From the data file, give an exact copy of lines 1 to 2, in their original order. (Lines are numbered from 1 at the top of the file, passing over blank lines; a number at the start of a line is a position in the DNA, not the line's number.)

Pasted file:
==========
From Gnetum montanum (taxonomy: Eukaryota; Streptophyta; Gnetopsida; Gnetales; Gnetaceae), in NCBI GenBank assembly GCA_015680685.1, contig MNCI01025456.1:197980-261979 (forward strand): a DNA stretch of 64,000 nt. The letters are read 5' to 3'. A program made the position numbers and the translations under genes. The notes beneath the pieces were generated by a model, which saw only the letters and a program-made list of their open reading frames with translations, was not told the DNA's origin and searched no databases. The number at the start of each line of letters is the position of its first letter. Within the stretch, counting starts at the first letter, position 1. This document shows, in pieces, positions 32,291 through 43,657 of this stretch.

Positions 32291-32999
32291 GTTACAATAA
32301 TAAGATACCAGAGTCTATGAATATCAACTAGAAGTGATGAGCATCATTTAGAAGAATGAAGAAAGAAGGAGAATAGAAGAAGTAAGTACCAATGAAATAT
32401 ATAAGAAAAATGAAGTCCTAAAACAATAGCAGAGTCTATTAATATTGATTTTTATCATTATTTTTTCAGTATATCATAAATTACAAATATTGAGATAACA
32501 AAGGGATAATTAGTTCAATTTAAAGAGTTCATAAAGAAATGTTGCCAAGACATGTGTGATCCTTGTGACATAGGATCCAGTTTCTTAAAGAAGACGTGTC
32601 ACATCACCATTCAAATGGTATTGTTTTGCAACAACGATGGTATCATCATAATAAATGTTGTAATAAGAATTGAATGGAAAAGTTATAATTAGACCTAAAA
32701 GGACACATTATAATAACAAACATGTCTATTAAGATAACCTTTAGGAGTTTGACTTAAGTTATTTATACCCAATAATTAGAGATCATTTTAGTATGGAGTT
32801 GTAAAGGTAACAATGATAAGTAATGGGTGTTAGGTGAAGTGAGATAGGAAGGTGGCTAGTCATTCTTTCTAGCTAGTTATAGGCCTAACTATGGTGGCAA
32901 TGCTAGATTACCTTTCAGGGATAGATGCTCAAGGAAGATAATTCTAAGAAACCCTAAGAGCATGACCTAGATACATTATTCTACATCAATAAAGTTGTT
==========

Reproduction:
From Gnetum montanum (taxonomy: Eukaryota; Streptophyta; Gnetopsida; Gnetales; Gnetaceae), in NCBI GenBank assembly GCA_015680685.1, contig MNCI01025456.1:197980-261979 (forward strand): a DNA stretch of 64,000 nt. The letters are read 5' to 3'. A program made the position numbers and the translations under genes. The notes beneath the pieces were generated by a model, which saw only the letters and a program-made list of their open reading frames with translations, was not told the DNA's origin and searched no databases. The number at the start of each line of letters is the position of its first letter. Within the stretch, counting starts at the first letter, position 1. This document shows, in pieces, positions 32,291 through 43,657 of this stretch.

Positions 32291-32999